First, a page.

Bluestar reagent was mixed. The procedure was repeated using
the same setup as with the luminol. However, at 3 1/2 minutes,
the reaction was still very strong, but the exposure was ended
for comparison with the luminol exposures.


The f luorescein test was conducted at the San Diego County

Sheriff ’s Crime Laboratory. The author set one of the blood-
stained carpet samples on the butcher paper. Because of space
limitations, only four tripods were set up with cameras 3, 4,
5, and 6 surrounding the carpet sample. The camera settings
remained the same. The ambient room light was similar to the
luminol and Bluestar conditions.

A criminalist used an Omnichrome forensic light source

at 450 nm to illuminate the f luorescein-treated sample. Each
photographer wore orange goggles and held an orange shield in
front of each camera. The criminalist applied the f luorescein
to the car pet sample and the reaction was immediate. The
photog raphers opened the camera shut ters (via the cable
releases). Because of the brightness of the forensic light source,
the exposure was ended at 1 minute. A second exposure was
obtained without retreatment with the f luorescein, but this
exposure was ended at 30 seconds. Cameras 1, 2, and 7 were then
used to repeat the experiment with another sample of carpet.
The procedure was repeated. Two exposures were obtained: the
first at 1 minute and the second at 30 seconds.

Journal of Forensic Identification

56 (6), 2006 \ 909
Photographic Results

Camera 1 – Luminol, no f lash. Camera 1 – Luminol, with f lash.

Camera 1 – Bluestar, no f lash. Camera 1 – Bluestar, with f lash.

Camera 1 – Fluorescein, 1 minute. Camera 1 – Fluorescein, 30 seconds.

Journal of Forensic Identification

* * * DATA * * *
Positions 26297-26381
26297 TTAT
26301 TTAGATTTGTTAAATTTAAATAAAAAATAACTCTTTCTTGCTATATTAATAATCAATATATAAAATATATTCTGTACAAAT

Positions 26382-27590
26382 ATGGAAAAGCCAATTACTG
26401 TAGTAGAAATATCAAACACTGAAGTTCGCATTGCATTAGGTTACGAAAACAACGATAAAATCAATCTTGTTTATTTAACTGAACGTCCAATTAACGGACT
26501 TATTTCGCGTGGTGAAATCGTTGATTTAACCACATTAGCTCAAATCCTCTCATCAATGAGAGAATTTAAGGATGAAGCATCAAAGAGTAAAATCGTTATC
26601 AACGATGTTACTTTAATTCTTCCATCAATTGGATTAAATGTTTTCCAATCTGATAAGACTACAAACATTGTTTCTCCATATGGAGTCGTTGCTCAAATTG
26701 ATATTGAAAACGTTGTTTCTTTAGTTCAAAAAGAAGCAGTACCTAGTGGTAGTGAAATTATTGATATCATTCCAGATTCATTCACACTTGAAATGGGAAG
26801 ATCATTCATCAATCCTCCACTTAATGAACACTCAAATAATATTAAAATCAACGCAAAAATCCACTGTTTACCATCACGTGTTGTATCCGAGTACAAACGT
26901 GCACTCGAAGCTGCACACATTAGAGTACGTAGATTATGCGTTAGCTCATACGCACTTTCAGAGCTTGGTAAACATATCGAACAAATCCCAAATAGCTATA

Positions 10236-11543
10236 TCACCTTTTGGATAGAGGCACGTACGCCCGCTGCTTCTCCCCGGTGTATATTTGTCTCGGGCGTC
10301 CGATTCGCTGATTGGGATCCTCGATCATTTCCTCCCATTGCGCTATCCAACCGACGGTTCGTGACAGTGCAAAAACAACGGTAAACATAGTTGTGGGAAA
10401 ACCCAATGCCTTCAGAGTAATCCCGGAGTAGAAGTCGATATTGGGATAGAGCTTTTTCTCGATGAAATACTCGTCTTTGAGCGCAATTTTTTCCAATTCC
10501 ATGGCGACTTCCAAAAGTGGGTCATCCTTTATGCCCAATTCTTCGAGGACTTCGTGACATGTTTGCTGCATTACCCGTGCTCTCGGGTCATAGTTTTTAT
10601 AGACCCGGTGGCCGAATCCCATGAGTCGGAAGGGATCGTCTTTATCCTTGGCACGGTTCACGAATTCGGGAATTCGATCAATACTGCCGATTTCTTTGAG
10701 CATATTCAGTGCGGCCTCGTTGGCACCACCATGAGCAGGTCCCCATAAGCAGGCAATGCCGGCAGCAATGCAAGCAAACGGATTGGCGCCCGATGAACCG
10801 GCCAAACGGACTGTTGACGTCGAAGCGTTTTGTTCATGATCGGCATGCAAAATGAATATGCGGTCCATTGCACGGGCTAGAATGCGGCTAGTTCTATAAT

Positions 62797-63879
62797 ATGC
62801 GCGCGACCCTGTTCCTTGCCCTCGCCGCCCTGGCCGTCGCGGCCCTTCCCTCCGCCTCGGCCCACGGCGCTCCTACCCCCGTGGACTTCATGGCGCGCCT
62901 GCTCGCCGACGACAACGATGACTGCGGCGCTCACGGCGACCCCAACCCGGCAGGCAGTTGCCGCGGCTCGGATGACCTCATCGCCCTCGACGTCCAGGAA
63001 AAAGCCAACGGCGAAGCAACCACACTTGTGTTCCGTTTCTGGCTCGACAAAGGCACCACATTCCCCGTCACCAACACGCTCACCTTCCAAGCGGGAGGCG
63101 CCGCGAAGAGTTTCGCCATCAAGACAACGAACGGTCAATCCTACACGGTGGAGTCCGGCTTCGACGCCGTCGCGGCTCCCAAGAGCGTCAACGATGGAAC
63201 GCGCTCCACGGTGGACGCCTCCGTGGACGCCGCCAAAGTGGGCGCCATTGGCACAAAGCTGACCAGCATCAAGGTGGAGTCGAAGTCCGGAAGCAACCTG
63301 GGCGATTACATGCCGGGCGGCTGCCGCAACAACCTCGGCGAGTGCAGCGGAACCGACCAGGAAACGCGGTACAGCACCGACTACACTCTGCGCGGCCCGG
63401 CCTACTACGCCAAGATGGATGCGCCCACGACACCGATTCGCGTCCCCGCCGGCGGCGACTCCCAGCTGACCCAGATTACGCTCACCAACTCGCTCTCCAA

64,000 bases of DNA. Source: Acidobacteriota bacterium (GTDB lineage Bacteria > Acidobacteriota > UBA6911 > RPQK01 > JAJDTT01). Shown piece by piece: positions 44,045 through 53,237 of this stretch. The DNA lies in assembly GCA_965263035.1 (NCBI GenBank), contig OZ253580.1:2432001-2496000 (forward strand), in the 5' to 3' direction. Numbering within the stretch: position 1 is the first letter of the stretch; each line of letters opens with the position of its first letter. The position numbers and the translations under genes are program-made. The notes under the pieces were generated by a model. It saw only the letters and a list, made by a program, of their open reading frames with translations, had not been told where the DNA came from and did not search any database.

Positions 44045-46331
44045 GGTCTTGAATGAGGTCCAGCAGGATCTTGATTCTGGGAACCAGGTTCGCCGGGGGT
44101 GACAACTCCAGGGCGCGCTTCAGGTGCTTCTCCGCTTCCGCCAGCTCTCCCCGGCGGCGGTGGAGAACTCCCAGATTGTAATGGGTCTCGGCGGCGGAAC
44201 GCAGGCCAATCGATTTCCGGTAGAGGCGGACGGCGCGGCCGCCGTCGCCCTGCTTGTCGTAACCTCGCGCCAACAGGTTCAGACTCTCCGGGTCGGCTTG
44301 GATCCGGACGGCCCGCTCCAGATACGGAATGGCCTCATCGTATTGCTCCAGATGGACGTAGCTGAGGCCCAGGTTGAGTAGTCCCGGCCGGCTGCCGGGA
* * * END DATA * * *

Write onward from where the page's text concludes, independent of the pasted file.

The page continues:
910 / 56 (6), 2006
Camera 4 – Luminol, no f lash. Camera 4 – Luminol, with f lash.

Camera 4 – Bluestar, no f lash. Camera 4 – Bluestar, with f lash.

Camera 4 – Fluorescein, 1 minute. Camera 4 – Fluorescein, 30 seconds.


Luminol produced a faint reaction when it was first applied,

but the reaction became brighter as more chemical was applied.
The reaction remained steady but then slowly began to fade and
disappear at 3 1/2 minutes.

Bluestar produced an immediate bright reaction when it was

first applied. After the first few seconds, the brightness was
reduced. However, an even, steady reaction remained and was
strong at 3 1/2 minutes with little, if any, fading.

Fluorescein produced an immediate bright reaction when it

was first applied, but also caused the butcher paper to glow.

Journal of Forensic Identification

56 (6), 2006 \ 911
The chemical continued to strongly react at 1 minute, but the
exposure was ended to avoid an overexposed photograph.


Bluestar performed as well as luminol and f luorescein and

in some cases, Bluestar performed better. The f lash photograph
with the Bluestar chemical at ISO 800 film and digital at ISO
800 set at auto white balance (cameras 1 and 4) was favored
because of the ability to see the background as well as the chemi-
cal reaction.

Providing additional camera set tings or white balance

settings, experimenting with different blood dilutions, and using
digital imaging to enhance photographs might be explored in
the future.


The author would like to thank the photography students of

the Grossmont College Advanced Forensic Photography Class
for their participation in this project; Criminalist III Connie
Milton and Forensic Document Examiner Marie Durina, San
Diego County Sheriff’s Crime Laboratory, for their assistance
in this experiment; and Dr. P. J. Ortmeier, Grossmont College’s
Administration of Justice Coordinator, for editing this paper.

For further information, please contact:

Tina Young, MFS, Instructor

Grossmont College
Administration of Justice
8800 Grossmont College Drive
El Cajon, CA 92020
(619) 644-7837 or


Monk, J. W.; Maucieri, L. A. Enhancement of Faint and Dilute

Bloodstains with Fluorescence Reagents. CAC News, Summer
1992, pp 13-20.

Journal of Forensic Identification

912 / 56 (6), 2006